Several sites going, several reports due, one big project (over)due, bookkeeping to finish so the taxes can be done, billing to get out, files to be sent, logins to be tested. Another big project to start, a database filter to figure out and entry form to design. Spring cleaning barely started (but at least it’s started), seeds to start, yard to clean up if the weather gives us a break this weekend. Car needs to go in for a checkup (that damned “check engine” light is on ... ) Brunch with a friend, dinner with another friend, calls and email to family. Dog to be dosed daily and back to the oncologist on Monday (she’s still doing really well and the bill is up to more than $3K). Diet is going well (more than 20 pounds so far!), exercising needs to begin. Lots and lots of little tasks to take care of. Three books half read, two crossword puzzles nearly finished, ten rolls of film that need developing (at the photo developers less than a mile from here). Trip to U-Mass Amherst soon to take Kate out to dinner. If she has time for us. Watching the cat stare at something only cats can see. Taking care not to watch the news too much so I can avoid the rage at the damage and the stupidity. Relief that a loved one is not as sick as we thought he might be. Too much clutter—where to begin? Need more sleep; lately I’ve been falling asleep at my desk but very productive when I wake up (prompted by guilt at napping, maybe? Whatever works.) Right now, laundry to finish.
And daily I fight the cats for my fake suede and cat-furry office chair (click to enlarge):
We just have too much stuff—I have a strong urge to declutter, to pare things back to that the only things we keep are our books and artwork and collections of things that mean something to us. There are too many pieces of paper taking up space here. I don’t want minimalism in my home, I just want less stuff. After I file our taxes, I am going to get rid of paperwork that I really don’t need to keep “just in case” dating before 2005. Oh, and obsolete manuals for software that we stopped using two operating systems ago. And clothes I never wear.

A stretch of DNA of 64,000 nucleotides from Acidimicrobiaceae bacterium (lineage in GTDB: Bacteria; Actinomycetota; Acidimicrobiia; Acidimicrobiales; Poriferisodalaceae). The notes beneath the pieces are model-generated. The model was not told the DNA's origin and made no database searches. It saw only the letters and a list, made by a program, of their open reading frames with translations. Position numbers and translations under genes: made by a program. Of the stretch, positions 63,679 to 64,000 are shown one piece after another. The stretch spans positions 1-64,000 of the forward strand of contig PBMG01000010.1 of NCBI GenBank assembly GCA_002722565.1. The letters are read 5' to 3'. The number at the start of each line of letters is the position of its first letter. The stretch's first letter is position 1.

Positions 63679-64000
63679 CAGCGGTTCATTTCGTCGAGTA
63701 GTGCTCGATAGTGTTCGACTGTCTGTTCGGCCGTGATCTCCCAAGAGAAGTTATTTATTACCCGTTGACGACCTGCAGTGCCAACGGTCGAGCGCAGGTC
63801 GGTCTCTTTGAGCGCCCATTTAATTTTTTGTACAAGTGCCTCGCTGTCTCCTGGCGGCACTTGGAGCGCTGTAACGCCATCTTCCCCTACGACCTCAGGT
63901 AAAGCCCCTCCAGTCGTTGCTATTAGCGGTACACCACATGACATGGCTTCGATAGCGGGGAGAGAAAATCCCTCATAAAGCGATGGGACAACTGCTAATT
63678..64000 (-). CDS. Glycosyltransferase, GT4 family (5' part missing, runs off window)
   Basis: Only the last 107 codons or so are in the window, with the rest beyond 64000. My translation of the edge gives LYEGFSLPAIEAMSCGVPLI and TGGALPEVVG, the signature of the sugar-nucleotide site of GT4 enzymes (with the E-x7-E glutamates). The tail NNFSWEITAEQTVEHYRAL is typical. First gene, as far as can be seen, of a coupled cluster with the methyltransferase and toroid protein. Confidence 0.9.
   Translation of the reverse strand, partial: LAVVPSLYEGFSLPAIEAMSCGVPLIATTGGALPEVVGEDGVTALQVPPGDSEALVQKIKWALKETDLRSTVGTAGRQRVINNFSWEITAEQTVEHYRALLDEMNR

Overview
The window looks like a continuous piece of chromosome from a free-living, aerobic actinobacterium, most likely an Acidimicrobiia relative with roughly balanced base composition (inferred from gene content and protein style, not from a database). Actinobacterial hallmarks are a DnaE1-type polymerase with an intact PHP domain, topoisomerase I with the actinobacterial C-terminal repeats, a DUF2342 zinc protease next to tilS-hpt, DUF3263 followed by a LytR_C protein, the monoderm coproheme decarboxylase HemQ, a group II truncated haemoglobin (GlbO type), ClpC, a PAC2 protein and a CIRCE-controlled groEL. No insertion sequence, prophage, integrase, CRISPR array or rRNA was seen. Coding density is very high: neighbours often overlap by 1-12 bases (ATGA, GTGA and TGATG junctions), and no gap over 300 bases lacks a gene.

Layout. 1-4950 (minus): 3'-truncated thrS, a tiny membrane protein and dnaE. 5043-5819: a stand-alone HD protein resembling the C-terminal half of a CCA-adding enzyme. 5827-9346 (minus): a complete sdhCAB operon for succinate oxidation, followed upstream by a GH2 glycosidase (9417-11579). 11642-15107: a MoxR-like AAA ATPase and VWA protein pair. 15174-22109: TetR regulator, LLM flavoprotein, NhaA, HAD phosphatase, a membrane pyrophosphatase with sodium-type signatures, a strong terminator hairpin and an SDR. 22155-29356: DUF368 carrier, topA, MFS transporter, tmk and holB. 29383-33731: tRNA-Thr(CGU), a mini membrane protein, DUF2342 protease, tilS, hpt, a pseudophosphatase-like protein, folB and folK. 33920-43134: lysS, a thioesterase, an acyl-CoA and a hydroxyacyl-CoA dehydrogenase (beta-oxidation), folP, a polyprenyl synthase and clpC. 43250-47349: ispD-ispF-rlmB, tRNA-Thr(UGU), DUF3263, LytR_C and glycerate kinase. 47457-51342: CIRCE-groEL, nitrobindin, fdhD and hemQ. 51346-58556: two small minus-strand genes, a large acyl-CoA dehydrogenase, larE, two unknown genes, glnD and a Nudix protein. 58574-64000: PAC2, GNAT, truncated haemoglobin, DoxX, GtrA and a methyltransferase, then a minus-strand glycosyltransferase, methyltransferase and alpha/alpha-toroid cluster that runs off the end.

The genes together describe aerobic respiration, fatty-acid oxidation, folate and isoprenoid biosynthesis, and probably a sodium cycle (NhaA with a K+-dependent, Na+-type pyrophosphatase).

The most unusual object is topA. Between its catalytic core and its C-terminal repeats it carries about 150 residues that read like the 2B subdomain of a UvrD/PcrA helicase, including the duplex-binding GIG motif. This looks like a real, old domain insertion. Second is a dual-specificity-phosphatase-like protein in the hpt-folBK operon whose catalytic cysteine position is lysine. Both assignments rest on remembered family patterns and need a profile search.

It’s just starting that’s the hard part.
Sometimes I wish I could just turn the thinking, thinking, thinking off. I was halfway into this article: A Disease That Allowed Torrents of Creativity before I realized I was in this weird sort of denial that I was reading an article about frontotemporal dementia, the disease that is stealing my mother, slowly, but unremittingly. I read the words “frontotemporal dementia” and saw the abbreviation FTD and was annoyed because I didn’t know what they were talking about. But I did. It was so strange.
Several months after the definitive diagnosis, it is still so painful to me that my stomach clenches and my eyes tear up. Grief at the loss that is and loss to come. Rage at the asshole in the White House for hampering stem cell research. Worry about my father, who has to deal with this every single day. And having those times when I’m just pissed off at the universe. I still can’t watch reruns of “The King of Queens,” or anything with those actors, because my mother’s insistence on watching reruns of this show a couple of years ago was when I knew, without a doubt, that something was very wrong.